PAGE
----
Automotive News: “Turbo suppliers expect a lift from diesels”
According to this report from the Automotive News, the rising U.S. demand for diesel-powered cars and trucks could be a windfall for turbocharger suppliers including Honeywell Inc. Diesel Technology Forum, a US trade group, predicts that diesel-powered light vehicles are expected to account for 7 percent of total U.S. light-vehicle sales, up from 3 percent this year, and that’s good news for turbo suppliers. In the U.S., Honeywell supplies turbos for the diesel-powered Ford F-250, Ram pickup, Jeep Grand Cherokee, Chevrolet Cruze and the soon-to-be introduced diesel Chevy Colorado and GMC Canyon
SAE International: “Controlling Engines with Virtual Sensors”
Modern engines are complex by design to balance the competing demands of performance, fuel economy and emission control, and sensors are deployed to help control the complex array of actuators and to provide data that engine control unit (ECU) needs. Up until now, the challenges have been complexity and cost. Enter virtual sensors that replace costly hardware with software models. According to a newly published article in the SAE International, the idea of virtual sensors is one that is gaining traction, and the Honeywell OnRamp development tool allows engineers to “embed a first-principles model in the ECU, using that to create virtual sensors.”
Chicago Tribune: “Why Turbochargers Are More Reliable Than in Past Decades?”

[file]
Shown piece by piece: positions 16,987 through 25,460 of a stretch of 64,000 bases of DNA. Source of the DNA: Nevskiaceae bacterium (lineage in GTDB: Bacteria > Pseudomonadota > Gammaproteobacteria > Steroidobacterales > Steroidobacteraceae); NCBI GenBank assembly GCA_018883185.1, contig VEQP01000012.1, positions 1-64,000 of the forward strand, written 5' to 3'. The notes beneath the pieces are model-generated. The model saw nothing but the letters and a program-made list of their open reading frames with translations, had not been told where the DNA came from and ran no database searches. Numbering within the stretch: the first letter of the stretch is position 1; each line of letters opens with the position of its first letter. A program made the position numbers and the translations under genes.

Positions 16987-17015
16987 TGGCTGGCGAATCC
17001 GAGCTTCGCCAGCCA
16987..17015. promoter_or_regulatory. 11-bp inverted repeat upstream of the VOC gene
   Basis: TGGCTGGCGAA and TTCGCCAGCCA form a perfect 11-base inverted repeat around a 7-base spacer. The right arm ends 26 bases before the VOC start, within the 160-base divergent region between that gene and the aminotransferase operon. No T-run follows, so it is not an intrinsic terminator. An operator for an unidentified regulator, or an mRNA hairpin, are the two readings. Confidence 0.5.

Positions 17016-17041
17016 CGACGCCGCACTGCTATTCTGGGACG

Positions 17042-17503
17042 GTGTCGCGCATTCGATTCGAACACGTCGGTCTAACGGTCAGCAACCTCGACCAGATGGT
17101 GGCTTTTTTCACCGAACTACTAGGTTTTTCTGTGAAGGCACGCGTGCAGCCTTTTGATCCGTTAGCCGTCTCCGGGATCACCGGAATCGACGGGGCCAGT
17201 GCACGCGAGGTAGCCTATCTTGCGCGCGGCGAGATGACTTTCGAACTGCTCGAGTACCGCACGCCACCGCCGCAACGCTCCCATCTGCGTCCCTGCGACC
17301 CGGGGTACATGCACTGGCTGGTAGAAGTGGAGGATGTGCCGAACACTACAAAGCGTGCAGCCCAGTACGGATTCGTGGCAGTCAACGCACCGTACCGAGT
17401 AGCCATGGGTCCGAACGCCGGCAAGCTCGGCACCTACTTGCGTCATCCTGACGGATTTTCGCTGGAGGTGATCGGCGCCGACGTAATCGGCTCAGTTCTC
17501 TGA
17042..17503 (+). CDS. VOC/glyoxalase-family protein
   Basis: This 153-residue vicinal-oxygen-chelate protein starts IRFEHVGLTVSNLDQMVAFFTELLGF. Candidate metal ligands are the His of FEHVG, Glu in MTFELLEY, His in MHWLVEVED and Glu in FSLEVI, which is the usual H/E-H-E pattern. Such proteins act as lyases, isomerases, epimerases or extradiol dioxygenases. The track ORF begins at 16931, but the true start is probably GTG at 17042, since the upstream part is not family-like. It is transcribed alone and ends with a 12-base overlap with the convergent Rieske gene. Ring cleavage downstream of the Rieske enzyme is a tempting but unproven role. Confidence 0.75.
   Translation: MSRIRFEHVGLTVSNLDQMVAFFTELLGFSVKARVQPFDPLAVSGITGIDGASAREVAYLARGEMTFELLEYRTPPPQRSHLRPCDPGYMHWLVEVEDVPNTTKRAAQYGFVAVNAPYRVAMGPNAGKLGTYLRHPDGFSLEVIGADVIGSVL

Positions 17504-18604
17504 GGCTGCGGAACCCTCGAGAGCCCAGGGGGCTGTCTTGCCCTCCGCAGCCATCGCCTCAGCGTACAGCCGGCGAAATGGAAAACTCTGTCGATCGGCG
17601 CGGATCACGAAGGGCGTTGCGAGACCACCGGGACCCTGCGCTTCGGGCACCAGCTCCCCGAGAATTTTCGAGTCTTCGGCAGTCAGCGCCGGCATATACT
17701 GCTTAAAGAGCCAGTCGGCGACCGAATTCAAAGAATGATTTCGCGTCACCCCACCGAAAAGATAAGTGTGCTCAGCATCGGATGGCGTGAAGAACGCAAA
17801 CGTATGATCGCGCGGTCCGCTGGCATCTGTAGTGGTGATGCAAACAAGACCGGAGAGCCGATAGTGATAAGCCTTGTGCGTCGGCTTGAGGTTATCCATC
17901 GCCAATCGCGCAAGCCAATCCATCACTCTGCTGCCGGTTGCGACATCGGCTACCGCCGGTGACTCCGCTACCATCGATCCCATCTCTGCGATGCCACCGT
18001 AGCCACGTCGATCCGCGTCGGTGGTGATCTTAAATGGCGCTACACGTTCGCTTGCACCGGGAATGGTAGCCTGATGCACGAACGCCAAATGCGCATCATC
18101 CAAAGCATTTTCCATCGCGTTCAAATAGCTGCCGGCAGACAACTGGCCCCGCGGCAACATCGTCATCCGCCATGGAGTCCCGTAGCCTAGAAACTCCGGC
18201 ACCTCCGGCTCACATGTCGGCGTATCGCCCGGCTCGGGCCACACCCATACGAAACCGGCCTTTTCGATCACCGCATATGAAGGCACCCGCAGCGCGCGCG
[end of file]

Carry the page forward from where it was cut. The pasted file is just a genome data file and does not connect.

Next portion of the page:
A reader recently wrote to the Motor Mouth column of the Chicago Tribune and posed this question: “what have they done to make all these new turbocharged engines more reliable?” The columnist Bob Weber got in touch with Honeywell Transportation Systems to get the answer. According to Honeywell, the leading turbo expert in the world, “the problems were solved a long time ago through advancements in materials, process and manufacturing,” and today’s turbos are “designed to last the life of the engine of any vehicle.”
Automotive Engineer: “Honeywell Turbochargers Power Ferrari’s F1 Race Cars”
Craig Balis, Chief Technology Officer at Honeywell Transportation Systems, was recently interviewed by the Automotive Engineer magazine about the company’s association with Formula 1 race. When commenting on Honeywell’s support to Ferrari, Balis said that “it has been a collaborative effort and one that is leading to positive results as we have seen early on with consistent podium finishes and a victory in Malaysia.” The article points out that each percentage point of efficiency gain in turbo and compressor stage corresponds to 2kW and 1kW additional engine power respectively.
Automotive News Europe: “Audi’s move to e-charger will boost Valeo, Honeywell, other turbo makers”
According to a May 15 article in the Automotive News Europe, Audi will be the first automaker to include an electrically boosted turbocharger in mass production beginning next year. With other auto manufacturers like Ford and Honda showing serious interest, the new trend is expected to benefit turbo makers including Honeywell. The article mentions that Honeywell is expected to have its version of the system on the market between 2017 and 2019.
The Detroit News: “It’s the Golden Age for Turbochargers in Cars”